At my old university, I was using course software called “Moodle,” which I loved for both its ease and its power. Now, at my new institution, I have to use course management software called Sakai, which is both very expensive and (as I see it) a whole truck-load of suck. This is my first post in a series in which I explore what I miss about Moodle, and what I dislike about Sakai.
For background, go to the Sakai website and watch (if you can stand all 11 minutes of it) the “Sakai Video Report” that’s featured prominently there. Note the weird mix of techno-babble and CEO-speak. Now, go to Moodle’s website, and look at their page on Pedagogy. Note how they actually have a page devoted to pedagogy! You may not completely agree with them about how learning happens, but it’s clear that Moodle was developed from the learner’s point of view. Where Sakai is a glorified version of Lotus Notes–the guy in the video admits as much–Moodle was built from the ground up on widely-accepted learning theory.
One concrete example is how everything in Moodle is either an “activity” or a “resource” for students (or “learners,” or whatever, since you can customize roles in Moodle), and every activity or resources can be found right on the main page of the site. If I want to put a PDF text right next to a forum to discuss that text, I can. Not so with Sakai, which uses a byzantine file structure, and buries both activities like discussion forums and resources like texts in different areas, requiring much clicking to move from one to the other.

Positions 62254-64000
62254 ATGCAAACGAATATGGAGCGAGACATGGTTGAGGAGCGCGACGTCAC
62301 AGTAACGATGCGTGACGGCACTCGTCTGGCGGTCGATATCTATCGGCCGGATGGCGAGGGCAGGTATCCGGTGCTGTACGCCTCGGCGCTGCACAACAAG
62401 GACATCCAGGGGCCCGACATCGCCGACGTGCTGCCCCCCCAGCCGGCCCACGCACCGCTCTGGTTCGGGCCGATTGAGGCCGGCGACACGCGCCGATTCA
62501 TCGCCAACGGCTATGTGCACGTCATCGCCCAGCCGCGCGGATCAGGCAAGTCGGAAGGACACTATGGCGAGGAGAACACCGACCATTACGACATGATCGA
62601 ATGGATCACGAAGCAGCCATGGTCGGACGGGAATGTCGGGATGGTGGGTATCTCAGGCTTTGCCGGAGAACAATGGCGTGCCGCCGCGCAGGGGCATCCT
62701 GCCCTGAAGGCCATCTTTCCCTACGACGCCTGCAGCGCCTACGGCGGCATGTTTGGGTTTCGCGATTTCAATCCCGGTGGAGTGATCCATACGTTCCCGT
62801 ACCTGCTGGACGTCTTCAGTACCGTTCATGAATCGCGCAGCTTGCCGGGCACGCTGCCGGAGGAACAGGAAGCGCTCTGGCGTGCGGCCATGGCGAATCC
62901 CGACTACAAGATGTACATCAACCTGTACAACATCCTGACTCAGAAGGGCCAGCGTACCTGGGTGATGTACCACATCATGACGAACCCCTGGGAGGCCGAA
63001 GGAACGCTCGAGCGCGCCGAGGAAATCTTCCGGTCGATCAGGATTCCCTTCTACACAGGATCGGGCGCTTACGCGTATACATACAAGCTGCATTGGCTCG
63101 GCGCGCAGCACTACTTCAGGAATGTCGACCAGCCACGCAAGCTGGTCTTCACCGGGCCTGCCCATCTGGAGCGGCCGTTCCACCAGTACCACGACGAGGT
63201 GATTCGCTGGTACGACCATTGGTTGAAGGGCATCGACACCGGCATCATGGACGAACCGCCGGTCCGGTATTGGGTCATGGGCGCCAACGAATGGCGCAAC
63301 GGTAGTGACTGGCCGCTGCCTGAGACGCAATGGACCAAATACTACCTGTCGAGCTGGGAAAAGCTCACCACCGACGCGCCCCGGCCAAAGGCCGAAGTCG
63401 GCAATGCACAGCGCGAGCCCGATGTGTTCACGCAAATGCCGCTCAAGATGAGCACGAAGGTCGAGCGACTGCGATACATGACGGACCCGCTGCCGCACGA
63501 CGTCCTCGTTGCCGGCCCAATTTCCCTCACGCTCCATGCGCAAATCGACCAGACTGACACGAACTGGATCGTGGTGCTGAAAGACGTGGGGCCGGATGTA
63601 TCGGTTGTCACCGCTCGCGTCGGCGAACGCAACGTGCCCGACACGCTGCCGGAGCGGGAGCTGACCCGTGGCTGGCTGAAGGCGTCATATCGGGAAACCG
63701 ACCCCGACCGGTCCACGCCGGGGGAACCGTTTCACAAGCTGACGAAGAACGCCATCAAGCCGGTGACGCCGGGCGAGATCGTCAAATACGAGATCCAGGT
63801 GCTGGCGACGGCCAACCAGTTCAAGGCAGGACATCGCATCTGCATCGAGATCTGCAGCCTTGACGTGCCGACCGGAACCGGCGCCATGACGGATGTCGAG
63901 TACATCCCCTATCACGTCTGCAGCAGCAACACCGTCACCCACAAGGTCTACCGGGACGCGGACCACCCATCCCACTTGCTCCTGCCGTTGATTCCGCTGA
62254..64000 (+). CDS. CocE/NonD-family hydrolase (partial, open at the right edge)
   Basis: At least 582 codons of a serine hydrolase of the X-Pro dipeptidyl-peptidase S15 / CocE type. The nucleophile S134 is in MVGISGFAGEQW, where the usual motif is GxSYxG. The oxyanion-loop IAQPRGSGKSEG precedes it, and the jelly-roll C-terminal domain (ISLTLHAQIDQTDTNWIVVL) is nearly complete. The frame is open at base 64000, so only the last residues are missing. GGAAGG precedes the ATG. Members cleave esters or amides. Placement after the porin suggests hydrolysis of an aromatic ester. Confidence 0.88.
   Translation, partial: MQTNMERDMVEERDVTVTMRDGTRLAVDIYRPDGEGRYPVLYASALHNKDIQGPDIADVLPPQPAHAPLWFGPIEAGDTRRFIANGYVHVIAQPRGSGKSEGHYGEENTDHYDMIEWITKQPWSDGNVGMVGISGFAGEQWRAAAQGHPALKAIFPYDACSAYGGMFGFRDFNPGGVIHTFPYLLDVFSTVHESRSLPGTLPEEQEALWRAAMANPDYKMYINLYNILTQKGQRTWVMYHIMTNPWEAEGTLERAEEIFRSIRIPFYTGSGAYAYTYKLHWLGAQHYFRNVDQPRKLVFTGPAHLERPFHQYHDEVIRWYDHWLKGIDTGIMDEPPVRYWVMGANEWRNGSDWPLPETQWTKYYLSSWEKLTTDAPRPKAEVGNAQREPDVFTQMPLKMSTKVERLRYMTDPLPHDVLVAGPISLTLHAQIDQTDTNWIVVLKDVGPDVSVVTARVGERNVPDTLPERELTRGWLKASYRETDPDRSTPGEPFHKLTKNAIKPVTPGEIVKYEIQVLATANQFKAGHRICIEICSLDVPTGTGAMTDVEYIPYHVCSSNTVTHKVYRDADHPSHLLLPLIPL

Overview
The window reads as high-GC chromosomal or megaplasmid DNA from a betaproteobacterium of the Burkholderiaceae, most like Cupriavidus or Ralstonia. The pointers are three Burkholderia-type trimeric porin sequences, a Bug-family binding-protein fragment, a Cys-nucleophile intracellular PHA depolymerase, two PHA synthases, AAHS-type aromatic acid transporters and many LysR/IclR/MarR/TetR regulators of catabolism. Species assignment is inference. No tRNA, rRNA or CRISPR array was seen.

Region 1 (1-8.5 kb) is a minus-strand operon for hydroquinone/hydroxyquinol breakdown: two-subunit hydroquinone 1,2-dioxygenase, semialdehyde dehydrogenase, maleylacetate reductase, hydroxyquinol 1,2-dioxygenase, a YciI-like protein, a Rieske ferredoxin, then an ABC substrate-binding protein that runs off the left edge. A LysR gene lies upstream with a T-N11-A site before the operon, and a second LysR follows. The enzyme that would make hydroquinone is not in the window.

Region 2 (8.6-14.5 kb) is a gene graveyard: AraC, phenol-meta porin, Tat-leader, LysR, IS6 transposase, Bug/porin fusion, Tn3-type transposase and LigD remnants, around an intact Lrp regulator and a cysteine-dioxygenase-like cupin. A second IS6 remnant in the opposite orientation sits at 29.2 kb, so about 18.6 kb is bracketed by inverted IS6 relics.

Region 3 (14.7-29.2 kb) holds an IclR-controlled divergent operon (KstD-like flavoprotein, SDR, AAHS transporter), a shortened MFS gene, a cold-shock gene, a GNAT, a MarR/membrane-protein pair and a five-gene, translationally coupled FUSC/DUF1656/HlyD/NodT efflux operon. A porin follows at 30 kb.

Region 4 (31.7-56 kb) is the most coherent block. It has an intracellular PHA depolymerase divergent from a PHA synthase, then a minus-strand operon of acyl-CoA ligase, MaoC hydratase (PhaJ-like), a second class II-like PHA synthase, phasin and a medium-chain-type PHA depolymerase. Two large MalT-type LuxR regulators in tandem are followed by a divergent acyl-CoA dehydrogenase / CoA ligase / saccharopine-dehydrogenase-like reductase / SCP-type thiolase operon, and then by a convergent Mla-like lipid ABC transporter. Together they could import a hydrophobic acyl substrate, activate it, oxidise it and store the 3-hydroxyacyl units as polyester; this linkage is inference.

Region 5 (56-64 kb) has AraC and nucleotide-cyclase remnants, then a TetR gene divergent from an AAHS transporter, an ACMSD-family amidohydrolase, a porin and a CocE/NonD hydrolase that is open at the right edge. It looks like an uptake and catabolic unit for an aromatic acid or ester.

As a teacher, when I ask students to discuss a text, I want them to have the text open while they write, so they can, you know, actually refer to it. In Moodle, two clicks gets you there–I haven’t bothered to count how many in Sakai, both because it’s variable, and because it makes me weep. Navigability, I’m saying, is more than just an issue of elegance; it has pedagogical consequences. My students are much more likely to engage with texts and discussion in fruitful ways if they don’t have to drill up and down the file structure to do it.
But isn’t it confusing to have all those activities and resources on the main page? Not at all, because Moodle lets you easily customize how you organize things. You can arrange everything by week, or you can do it by “theme” or “unit.” This is generally how teachers think about their courses anyway. In my writing courses, each unit is aimed at having students draft and revise a single essay. With Moodle, I can put the essay assignment, related texts, discussion forums, private journals (for brainstorming/freewriting), wikis, etc. all in one area, and I can move that area to the top of the main page so it’s the first thing students see when they log on during that unit.
Sakai, on the other hand, is like an overzealous Montessori teacher; there’s a place for everything, and everything must be in its place. Texts and handouts and assignment prompts belong in “Resources,” while discussions go in “Forums,” and students submit work in “Assignments.” If you’re looking for something in particular, you first have to think about what kind of thing it is, and then go look for it under that rubric. So, if your teacher says, “please download the reading for next Monday,” you have to figure out that that’s a “Resource,” then go look for it there. In Moodle, the text sits right there, on the main page, in the section that covers next Monday’s class.
Anyway, I’ve got plenty more to say, but I’ll save it for later posts in this series. I might eventually (and grudgingly) admit that Sakai does have a few nice features, but I’m more interested in explaining how Moodle is better in almost every conceivable way.